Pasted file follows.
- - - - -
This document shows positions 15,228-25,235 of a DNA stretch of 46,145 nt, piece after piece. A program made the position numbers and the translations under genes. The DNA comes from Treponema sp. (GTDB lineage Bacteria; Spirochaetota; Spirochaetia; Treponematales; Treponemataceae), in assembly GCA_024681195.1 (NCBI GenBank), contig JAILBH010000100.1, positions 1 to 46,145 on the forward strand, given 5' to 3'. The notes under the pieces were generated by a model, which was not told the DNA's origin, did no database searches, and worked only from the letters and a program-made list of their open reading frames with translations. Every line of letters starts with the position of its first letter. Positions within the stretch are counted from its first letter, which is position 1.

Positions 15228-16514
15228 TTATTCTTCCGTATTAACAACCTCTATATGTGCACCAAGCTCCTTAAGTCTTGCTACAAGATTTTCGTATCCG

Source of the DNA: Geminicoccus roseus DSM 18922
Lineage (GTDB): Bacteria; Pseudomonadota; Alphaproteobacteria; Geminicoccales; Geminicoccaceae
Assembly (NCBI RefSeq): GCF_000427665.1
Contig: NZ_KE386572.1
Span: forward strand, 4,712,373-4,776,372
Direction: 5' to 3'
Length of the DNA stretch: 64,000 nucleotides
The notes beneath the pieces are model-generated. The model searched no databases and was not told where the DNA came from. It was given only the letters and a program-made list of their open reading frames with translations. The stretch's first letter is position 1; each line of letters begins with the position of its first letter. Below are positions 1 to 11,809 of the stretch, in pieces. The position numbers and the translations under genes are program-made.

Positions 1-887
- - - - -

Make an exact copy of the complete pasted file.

This document shows positions 15,228-25,235 of a DNA stretch of 46,145 nt, piece after piece. A program made the position numbers and the translations under genes. The DNA comes from Treponema sp. (GTDB lineage Bacteria; Spirochaetota; Spirochaetia; Treponematales; Treponemataceae), in assembly GCA_024681195.1 (NCBI GenBank), contig JAILBH010000100.1, positions 1 to 46,145 on the forward strand, given 5' to 3'. The notes under the pieces were generated by a model, which was not told the DNA's origin, did no database searches, and worked only from the letters and a program-made list of their open reading frames with translations. Every line of letters starts with the position of its first letter. Positions within the stretch are counted from its first letter, which is position 1.

Positions 15228-16514
15228 TTATTCTTCCGTATTAACAACCTCTATATGTGCACCAAGCTCCTTAAGTCTTGCTACAAGATTTTCGTATCCG

Source of the DNA: Geminicoccus roseus DSM 18922
Lineage (GTDB): Bacteria; Pseudomonadota; Alphaproteobacteria; Geminicoccales; Geminicoccaceae
Assembly (NCBI RefSeq): GCF_000427665.1
Contig: NZ_KE386572.1
Span: forward strand, 4,712,373-4,776,372
Direction: 5' to 3'
Length of the DNA stretch: 64,000 nucleotides
The notes beneath the pieces are model-generated. The model searched no databases and was not told where the DNA came from. It was given only the letters and a program-made list of their open reading frames with translations. The stretch's first letter is position 1; each line of letters begins with the position of its first letter. Below are positions 1 to 11,809 of the stretch, in pieces. The position numbers and the translations under genes are program-made.

Positions 1-887